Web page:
South African icon Nelson Mandela, 93, underwent a diagnostic probe for an abdominal problem and is doing “fine” on his second day in hospital on Sunday, Defence Minister Lindiwe Sisulu said.
“He had investigative laparoscopy,” a procedure in which the abdominal area is probed by tiny cameras inserted through small incisions, Sisulu told a press conference.
“He’s fine, he is recovering from anaesthetic and he is as fine as can be at his age. He is fine and handsome.”
Sisulu, whose ministry is responsible for the medical treatment of the former statesman, would not say when Mandela would be released, with officials also keeping secret the name of the hospital where he is being treated.
“If we had it our way, he would be home by now because he is fine,” she told reporters.
President Jacob Zuma on Saturday said Mandela was not in danger and was expected to be released Sunday or Monday after he was admitted for a long-standing abdominal complaint.
Mandela had undergone the probe because of ongoing discomfort, but the anti-apartheid icon’s health was fine, Sisulu said.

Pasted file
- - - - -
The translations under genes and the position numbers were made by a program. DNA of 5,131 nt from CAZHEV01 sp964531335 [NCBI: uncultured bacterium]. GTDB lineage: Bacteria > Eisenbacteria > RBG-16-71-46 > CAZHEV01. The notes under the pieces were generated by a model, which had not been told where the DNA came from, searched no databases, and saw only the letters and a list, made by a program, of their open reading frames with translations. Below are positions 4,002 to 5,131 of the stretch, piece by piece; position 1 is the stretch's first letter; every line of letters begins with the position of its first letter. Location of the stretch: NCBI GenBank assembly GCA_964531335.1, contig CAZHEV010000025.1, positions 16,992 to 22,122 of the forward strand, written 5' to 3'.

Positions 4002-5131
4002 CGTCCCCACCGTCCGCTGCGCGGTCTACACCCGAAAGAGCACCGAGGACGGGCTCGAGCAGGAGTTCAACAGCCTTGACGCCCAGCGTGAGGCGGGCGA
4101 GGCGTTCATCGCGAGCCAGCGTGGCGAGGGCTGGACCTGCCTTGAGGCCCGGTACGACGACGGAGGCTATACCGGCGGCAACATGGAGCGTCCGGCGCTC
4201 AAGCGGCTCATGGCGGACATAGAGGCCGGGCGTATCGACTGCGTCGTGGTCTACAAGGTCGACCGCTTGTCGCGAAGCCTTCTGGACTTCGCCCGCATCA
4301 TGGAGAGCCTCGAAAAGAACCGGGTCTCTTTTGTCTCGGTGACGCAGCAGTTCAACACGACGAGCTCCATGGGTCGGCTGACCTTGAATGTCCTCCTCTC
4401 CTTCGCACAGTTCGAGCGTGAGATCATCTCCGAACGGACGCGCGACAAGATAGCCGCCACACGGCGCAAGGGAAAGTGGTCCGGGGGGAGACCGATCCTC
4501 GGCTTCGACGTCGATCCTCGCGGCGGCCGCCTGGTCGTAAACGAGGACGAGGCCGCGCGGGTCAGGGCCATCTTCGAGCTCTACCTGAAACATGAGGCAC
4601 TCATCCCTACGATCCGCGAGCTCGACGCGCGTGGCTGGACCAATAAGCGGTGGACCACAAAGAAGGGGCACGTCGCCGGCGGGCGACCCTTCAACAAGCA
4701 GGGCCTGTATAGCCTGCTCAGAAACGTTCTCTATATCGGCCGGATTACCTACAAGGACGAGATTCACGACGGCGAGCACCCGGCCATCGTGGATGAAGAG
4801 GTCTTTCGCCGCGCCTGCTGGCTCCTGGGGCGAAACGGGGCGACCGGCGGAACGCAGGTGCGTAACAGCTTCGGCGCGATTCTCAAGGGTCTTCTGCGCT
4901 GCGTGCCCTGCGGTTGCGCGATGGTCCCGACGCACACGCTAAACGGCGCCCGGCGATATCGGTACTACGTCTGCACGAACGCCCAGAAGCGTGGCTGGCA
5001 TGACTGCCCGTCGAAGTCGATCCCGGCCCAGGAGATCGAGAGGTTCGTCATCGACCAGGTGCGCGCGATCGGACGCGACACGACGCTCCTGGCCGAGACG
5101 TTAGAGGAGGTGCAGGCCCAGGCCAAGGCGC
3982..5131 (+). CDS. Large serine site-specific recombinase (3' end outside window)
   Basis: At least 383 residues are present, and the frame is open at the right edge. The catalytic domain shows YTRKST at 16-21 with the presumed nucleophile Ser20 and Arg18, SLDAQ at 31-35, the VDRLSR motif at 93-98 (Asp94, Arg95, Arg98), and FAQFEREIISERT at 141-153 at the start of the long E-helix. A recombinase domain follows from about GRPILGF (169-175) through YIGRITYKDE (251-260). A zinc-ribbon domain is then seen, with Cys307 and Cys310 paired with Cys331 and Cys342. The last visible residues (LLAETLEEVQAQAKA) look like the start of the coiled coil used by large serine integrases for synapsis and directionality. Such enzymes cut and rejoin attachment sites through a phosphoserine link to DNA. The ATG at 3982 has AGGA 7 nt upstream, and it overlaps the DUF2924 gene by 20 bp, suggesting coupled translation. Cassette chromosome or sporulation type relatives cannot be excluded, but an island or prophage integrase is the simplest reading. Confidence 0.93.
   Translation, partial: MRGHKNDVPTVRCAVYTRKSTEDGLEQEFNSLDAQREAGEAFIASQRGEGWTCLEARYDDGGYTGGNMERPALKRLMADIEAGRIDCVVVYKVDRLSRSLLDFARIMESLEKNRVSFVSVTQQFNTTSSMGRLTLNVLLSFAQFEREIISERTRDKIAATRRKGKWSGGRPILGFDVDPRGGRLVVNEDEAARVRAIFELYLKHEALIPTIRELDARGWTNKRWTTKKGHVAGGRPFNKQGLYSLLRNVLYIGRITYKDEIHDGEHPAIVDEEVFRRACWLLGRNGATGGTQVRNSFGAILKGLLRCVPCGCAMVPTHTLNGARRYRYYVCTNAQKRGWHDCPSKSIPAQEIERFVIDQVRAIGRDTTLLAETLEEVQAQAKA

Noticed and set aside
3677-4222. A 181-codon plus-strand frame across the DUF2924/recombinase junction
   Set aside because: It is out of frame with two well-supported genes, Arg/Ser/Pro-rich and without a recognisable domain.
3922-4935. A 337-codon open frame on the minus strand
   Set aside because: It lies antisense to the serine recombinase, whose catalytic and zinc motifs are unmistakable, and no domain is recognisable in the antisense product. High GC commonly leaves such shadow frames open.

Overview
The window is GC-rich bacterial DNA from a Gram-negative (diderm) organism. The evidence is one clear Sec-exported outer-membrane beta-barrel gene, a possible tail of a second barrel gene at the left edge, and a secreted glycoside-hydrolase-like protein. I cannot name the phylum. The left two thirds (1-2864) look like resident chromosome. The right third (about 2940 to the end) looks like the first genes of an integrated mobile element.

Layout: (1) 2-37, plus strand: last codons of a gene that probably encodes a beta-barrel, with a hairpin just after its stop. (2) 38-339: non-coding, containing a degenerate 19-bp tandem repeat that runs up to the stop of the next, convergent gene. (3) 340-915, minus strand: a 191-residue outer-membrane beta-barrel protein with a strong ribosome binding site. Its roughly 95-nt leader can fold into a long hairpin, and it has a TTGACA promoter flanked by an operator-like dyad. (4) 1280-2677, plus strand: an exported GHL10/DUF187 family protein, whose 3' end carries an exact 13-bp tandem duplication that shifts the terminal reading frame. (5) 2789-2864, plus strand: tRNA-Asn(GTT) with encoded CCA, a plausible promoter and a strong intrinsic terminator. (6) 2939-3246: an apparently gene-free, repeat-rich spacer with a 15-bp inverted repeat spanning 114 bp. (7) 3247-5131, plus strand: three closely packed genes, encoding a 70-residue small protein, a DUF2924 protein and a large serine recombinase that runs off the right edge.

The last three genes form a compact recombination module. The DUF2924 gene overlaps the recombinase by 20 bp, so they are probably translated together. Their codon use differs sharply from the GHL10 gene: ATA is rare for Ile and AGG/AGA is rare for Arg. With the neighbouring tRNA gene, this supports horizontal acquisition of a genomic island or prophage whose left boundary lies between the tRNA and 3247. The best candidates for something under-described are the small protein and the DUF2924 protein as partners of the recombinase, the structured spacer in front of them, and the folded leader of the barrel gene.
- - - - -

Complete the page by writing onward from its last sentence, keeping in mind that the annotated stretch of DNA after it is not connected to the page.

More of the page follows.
“There never was anything wrong with him,” she said.
“The only way that we could finally get to the bottom of this is by taking him to hospital and having a number of tests to find out if in fact what was prescribed, what we were giving him, was working and if we could not make it any better.”
Rumours that Mandela had undergone hernia surgery were firmly ruled out.
“It wasn’t the surgery that has been out there in the media at all,” Sisulu said.
Secretary for defence Sam Gulube, a medical doctor, told AFP the procedure was regarded as non-invasive or minimally invasive and “simply means examination of the abdomen using a camera.” He said Mandela was not operated on.
Rumours over Mandela’s health flare up periodically, sparking fears over the beloved icon, who is revered as a symbol of South Africa’s post-apartheid reconciliation and regarded internationally as a hero.
In December, the presidency had to issue an assurance of his health after archive television footage of his January 2011 hospitalisation spurred a series of tweets mistakenly announcing new health concerns.
An architect of the African National Congress’ struggle against apartheid, he was released from 27 years of prison in 1990 and elected South Africa’s first black president four years later. He won the Nobel Peace Prize in 1993 and served one term before stepping down in 1999.